Last edited by Toymeister; 12-26-2018 at 09:11 PM.
Old 12-26-2018, 09:14 PM
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rjm1cc rjm1cc is offline
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Posts: 1,698

This site might help VH4R Home Rentals in The Villages

I would not want to be a landlord and would hold off on buying until I knew I wanted to live in the home. I am not considering financial gain in my decision.
Old 12-27-2018, 06:27 AM
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Challenger Challenger is offline
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Location: Biscayne Villas
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The most important decision in buying investment property is the "purchase price" which includes all costs associated with the transaction. Often associated costs can add 5-10 to the actual cost of acquisition . The rate of return on the investment is then based on that total expenditure. Long term increases in house prices ( disregarding special circumstances) usually track generally with inflation. If you truly want to determine ROI, all expenses must be accounted for. The average "non professional" investor doesn't account for wear and tear costs. How old is the roof. If the house is new you may get 15 yrs with the roof. Cost of roof replacement $8000/15 = $500+ per year maint. reserve; Air conditioner, refrigerator , repaint inside/out , landscape maintenance--on and on. My guess is that most amateur's do not do well after considering time value of money, and the fact there are liquidity considerations with real estate. Just some issues to consider if RE investment is a new venture in retirement.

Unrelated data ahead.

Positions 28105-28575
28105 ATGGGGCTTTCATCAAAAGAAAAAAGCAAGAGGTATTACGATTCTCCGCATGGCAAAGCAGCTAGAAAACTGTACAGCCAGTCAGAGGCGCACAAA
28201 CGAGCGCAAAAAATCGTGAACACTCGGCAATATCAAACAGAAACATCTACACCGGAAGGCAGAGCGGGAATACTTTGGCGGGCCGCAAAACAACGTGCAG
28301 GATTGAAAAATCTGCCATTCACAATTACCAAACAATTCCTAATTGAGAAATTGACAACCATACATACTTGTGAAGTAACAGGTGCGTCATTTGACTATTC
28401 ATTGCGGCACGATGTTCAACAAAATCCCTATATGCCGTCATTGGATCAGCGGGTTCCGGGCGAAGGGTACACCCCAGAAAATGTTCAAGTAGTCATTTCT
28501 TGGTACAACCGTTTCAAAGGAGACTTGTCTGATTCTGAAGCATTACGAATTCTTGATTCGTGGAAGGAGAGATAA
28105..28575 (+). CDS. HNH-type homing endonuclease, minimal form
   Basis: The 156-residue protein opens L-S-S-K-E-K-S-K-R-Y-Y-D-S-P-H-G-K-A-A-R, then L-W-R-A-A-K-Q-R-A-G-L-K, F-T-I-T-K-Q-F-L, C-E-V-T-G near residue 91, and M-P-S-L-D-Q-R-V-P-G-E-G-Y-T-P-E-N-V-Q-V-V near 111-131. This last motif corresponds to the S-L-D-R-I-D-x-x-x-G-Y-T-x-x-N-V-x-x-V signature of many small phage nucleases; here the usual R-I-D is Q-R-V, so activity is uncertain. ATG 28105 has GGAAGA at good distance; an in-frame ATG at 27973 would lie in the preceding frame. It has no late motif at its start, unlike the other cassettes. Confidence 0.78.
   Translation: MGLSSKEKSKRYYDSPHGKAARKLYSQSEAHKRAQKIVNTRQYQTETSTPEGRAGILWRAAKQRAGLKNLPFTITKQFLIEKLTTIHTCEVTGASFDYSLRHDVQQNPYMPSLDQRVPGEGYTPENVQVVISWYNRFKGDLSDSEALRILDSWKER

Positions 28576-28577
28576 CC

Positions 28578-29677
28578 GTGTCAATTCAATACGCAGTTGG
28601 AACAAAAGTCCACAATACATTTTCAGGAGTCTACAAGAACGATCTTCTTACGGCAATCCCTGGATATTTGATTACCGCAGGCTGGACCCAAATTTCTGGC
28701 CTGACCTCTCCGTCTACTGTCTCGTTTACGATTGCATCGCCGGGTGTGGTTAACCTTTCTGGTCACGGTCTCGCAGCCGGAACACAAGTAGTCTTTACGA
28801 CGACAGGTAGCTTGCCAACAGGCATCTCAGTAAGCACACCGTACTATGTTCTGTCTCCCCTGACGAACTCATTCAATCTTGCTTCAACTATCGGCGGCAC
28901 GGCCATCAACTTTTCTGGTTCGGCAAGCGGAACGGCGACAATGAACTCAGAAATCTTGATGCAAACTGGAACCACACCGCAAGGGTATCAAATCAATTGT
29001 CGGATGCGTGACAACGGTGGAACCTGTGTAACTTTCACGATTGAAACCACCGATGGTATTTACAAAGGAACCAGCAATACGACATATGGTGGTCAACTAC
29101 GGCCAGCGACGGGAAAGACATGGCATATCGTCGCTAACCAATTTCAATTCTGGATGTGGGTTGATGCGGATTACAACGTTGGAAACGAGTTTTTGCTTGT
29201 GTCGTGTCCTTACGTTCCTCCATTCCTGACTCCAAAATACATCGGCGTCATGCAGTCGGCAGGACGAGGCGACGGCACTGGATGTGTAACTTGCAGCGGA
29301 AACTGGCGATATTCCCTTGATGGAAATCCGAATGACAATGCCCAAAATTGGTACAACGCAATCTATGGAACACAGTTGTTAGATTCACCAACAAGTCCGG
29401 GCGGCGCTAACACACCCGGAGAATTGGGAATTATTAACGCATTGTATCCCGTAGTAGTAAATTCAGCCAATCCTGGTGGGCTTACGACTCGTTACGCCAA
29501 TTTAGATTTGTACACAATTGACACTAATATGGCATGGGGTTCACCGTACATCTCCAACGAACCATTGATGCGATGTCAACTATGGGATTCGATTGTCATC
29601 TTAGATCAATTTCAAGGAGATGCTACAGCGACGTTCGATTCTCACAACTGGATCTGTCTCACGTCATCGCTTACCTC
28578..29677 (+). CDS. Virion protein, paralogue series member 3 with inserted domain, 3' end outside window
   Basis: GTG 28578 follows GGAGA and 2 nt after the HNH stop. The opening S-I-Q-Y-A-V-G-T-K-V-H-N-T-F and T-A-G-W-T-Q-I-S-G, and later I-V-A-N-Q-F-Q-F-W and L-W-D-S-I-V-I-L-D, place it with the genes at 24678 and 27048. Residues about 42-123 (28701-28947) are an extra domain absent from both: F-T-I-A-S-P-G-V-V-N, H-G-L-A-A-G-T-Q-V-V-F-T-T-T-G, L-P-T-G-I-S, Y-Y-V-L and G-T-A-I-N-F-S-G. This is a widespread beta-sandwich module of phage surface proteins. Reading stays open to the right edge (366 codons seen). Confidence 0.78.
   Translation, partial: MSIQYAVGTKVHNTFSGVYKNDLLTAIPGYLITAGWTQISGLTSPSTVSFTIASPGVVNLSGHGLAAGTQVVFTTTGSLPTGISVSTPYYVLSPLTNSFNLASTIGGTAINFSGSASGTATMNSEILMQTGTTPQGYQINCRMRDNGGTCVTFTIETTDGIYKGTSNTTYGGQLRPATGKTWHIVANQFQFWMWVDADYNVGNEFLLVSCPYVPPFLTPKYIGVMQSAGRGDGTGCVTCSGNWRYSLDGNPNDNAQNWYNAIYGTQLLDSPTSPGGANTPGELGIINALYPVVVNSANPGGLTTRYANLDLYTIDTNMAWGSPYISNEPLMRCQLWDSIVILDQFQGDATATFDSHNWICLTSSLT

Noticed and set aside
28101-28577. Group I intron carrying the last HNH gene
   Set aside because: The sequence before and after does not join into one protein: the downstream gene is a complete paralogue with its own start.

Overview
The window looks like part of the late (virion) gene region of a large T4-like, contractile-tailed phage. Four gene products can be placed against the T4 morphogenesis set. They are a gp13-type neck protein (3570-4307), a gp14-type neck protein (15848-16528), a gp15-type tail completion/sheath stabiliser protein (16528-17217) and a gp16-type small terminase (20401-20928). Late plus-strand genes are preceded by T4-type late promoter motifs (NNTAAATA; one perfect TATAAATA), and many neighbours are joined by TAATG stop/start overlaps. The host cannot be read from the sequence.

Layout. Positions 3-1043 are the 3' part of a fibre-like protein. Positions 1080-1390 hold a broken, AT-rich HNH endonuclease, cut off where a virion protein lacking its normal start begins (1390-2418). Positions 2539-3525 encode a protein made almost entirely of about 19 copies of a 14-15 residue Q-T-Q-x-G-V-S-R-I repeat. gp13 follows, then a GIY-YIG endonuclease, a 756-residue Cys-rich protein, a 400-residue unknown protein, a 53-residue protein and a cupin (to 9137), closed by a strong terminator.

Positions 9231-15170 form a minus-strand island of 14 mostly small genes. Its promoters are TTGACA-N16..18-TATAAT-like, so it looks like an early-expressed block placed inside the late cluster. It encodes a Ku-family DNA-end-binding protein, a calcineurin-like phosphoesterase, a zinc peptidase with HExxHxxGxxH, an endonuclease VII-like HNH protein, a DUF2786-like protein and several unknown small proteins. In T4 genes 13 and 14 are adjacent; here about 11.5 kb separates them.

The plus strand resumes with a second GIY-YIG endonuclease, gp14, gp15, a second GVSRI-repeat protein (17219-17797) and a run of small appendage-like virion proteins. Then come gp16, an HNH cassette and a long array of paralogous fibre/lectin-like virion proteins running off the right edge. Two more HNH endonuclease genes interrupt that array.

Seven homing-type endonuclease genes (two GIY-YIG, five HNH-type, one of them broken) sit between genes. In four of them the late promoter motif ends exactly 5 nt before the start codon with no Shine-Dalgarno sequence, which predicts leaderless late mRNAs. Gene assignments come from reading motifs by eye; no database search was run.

"All that is necessary for the triumph of evil is that good men do nothing" Edmund Burke 1729-1797
Old 12-27-2018, 07:10 AM
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Bay Kid Bay Kid is offline
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Location: Northern Neck/Chesapeake Bay, Winifred
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6 years ago I came here to visit Dad. He rented for 2 months a year for what I consider big money. Within a day I fell in love with TV, of course. For over 20 years I owned a beautiful waterfront lot on the Chesapeake Bay I was saving for retirement. All I did was pay taxes and cut grass. I sold that land and put my retirement cash into a home in TV. Now I have my own private home with everything being mine. I stay from 4-6 months a year for about the same cost as Dad paid for 2 months rent, plus Dad gets to stay in TV each year for FREE. The balance of my family and friends also love to come visit, another great ownership bonus.

If I sold tomorrow I would be ahead of the game and would be lucky enough to have many years of enjoyment.

This is, in my opinion, the best investment in life I could ever of made!

Last edited by Bay Kid; 12-27-2018 at 07:13 AM. Reason: spelling